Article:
Friday, 20 January 2012

Birthday Cake - Friday Post Part 2

This is the second of two posts for this Friday, and if you like cake more than walking, then this is the part for you...

I have spoken before of my love of baking and celebratory cakes in general. I find the whole concept of this edible chemistry very pleasing. I'm not one of those people who produces immaculate cookery every day of the week, but for an Occasion, I love to prat around in the kitchen. So with great joy I realised I was now Someone's Mummy, and therefore in position to have to Bake a Birthday Cake. To some people this would fill them with horror, and to you I wish you all the best in your trip to Marks & Spencers. This, however, is My Kind Of Fun. Or at least, I always think it's my kind of fun, until I get halfway through it, find things are more difficult than expected and then swear lavishly at the whole cake-production process. It's an important stage, I find. I do really enjoy it though.

So here, for your delight and delectation, is how to make a pair of baby building blocks cakes for a first birthday, with the Great Birthday Cake Construction began with a day of baking 2 days before the family celebration of the Chap's first birthday...

Building Blocks Cakes - A Halfway Passble First Birthday Cake in 30 Easy Steps

1) Ever keen to make my life more difficult than it needs to be offer guests variety, decide to make 2 sorts of cake. The two on the left of the picture are Nigella Lawson ginger cakes, and the one on the right is a banana bread using my mummy's recipe.

2)Leave to cool and stowed in Tupperware overnight before The Great Day Of Cake Decoration. Feel gratuitiously smug. Aren't you organised?

3)Get up the next morning. Cut the first ginger cake in half and see - to your horror - that the damn thing is still raw in the middle.

4) apply a certain quantity of swearing, followed by cries of 'fetch Nigella!' (The plain sponge cake recipe from Domestic Goddess was employed, and while that was cooking I set about the other cake.).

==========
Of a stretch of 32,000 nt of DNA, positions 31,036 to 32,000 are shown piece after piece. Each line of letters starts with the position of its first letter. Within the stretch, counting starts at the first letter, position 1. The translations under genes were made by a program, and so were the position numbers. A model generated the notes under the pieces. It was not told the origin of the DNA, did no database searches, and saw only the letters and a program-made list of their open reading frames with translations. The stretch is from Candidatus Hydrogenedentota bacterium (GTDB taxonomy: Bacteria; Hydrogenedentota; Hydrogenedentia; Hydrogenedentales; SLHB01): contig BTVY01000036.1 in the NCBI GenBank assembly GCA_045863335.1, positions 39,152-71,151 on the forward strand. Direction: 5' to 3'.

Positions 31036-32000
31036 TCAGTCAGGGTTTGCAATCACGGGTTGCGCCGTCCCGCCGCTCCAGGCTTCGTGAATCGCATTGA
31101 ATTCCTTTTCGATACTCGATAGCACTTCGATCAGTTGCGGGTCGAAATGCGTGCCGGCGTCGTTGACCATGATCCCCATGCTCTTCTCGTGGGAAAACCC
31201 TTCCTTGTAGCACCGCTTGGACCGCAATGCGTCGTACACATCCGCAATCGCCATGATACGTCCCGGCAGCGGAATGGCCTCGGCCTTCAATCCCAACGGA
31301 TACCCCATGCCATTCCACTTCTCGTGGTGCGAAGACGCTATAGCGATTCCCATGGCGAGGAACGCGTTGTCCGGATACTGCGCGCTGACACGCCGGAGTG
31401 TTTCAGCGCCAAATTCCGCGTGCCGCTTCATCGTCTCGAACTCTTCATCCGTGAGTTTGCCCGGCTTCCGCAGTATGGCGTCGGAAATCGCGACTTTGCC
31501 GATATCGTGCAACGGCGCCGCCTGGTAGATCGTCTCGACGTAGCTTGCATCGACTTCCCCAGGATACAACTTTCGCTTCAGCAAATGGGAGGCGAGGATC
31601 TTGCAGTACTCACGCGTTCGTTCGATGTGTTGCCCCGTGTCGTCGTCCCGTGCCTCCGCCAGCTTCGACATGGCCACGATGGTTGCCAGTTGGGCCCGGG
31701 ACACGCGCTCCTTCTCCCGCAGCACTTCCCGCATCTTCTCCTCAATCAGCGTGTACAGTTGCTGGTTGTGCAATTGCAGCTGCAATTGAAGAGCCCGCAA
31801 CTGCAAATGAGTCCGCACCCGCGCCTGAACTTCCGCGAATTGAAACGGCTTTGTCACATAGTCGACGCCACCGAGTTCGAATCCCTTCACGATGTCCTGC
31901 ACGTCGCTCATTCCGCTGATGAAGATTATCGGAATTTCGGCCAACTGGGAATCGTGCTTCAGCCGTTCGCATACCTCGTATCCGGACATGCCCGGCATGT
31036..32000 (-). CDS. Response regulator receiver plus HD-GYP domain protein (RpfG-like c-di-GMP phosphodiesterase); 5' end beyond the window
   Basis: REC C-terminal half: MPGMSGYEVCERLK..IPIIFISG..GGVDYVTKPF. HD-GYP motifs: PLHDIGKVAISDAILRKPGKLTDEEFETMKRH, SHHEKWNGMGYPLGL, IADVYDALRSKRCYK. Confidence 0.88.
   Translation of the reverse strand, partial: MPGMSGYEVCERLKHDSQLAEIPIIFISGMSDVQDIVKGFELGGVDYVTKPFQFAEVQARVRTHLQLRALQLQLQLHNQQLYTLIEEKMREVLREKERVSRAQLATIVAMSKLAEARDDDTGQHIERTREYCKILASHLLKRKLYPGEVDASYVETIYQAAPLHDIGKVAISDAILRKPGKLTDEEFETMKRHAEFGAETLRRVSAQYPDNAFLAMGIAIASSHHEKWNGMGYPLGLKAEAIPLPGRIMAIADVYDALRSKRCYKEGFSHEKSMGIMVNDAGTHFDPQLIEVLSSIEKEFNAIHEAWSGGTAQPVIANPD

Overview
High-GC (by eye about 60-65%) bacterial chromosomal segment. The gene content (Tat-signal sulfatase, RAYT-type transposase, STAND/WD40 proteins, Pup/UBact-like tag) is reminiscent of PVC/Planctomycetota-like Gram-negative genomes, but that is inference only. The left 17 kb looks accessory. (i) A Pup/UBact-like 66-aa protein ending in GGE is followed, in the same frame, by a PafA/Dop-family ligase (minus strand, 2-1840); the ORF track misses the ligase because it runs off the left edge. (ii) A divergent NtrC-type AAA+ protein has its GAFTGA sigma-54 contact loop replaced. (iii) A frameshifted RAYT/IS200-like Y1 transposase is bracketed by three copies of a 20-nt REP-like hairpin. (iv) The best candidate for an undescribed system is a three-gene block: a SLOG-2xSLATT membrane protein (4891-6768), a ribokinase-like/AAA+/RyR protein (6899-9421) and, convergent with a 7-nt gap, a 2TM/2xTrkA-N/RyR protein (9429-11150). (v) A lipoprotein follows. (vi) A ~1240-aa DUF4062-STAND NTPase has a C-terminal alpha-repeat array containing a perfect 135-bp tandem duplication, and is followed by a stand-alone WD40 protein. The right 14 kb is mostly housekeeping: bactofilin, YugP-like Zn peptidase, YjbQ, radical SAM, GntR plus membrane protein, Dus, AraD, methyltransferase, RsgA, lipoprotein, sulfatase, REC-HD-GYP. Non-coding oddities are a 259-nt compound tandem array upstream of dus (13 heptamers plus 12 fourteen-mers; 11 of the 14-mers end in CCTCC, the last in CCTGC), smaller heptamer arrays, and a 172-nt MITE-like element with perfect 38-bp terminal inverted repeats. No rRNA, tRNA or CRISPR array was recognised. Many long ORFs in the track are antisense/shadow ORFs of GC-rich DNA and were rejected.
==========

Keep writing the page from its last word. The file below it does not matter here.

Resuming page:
5) Take one banana bread loaf, cut in two and sandwich together with buttercream to form as close to a cube as you can manage, like this:

6) Measure the sides of your cube, and then cut a cardboard template out to the right size.

7)Roll out marzipan (because a birthday cake without marzipan can be a sad thing indeed), and use your template to measure out enough to cover the four sides. brush cake with apricot jam and then apply the marzipan. A little light cake massage may be required to achieve the correct shape.

8)Cut out a square of marzipan and apply to the top. Mine looked like this:

9)Repeat using fondant icing.

10)Remove cake from oven. Test. Decide it isn't cooked yet. Return to oven.

11)Break out the food colouring and an inexpensive paintbrush. Make imperious demands on your husband to tell you things that start with the letter D. Declare that you haven't got the artistic skills to successfully render a dog in a recognisable form. Settle on ducks and dinosaurs.

12) Use a spare bit of fondant to practise your technique.

13) Furkle through the baby books in search of a satisfactory duck picture to copy.

14) Paint on ducks, dinosaurs, daisies and drums.

15) Remove cake from oven. Test. Decide it appears cooked, but you don't trust it after the ginger cake episode. Return to oven.

16) Faff around.

17) Remove cake from oven. Decide it's probably ok, but give it another 15 minutes.

18) Waste time reading Twitter feeds.

19) Remove cake from oven. Leave to cool.

20) Do other stuff for the afternoon.

21) Once your child is being bathed and put to bed by his father, cut plain sponge cake in half, to find - to your horror - that this cake has had the opposite problem to the ginger cake, and has been overcooked.

22) Have at your sponge cake with a bread knife and whittle out enough edible sponge to form something that may resemble a cube. Or not.

23) Lavishly pad cake to the same height (ish) as the first one using buttercream and jam. Apply apricot jam and add rolled marzipan. Declare that this cake looks nothing like the first - it really isn't a cube shape.

24 a) Use the phrase 'bleedin' nightmare' and 'bloody well going
to Marks & Spencers'
24) Construct false corners for two sides of your cube using marzipan, and press cake into shape using two glass placemats.

25) Add fondant icing. Massage cake again using placemats.

26) Break out the food colouring again. Have a moment of childish giggling with your husband regarding things beginning with the letter C that you really shouldn't paint on the side of your child's birthday cake. Decide cats, cherries, caterpillars and clocks are more appropropriate.

27) Realise you have given your caterpillar far too many legs to be an insect. Declare you intended it to be a centipede all along.

28) Finally finish decorating your cake, some 9 hours later than when you first set out to do it. Sit down for a cuppa and an episode of Being Human.

29) Once dry, cover with cling film and leave overnight.

30) Wake up, observe cake, have a general sense of smugness when the rest of your family see your cake and go 'oo'. Don't mention steps 1 - 29...

The finished cake - a lesson in marzipanning over the cracks....


  1. HAHA!! That is bloody marvellous and worth me being almost last for school....again! I never learn!

  2. And excellent they were, too. Who cares about a little marzipanning over of the cracks - there is no such thing as too much marzipan. Can't wait for his next birthday.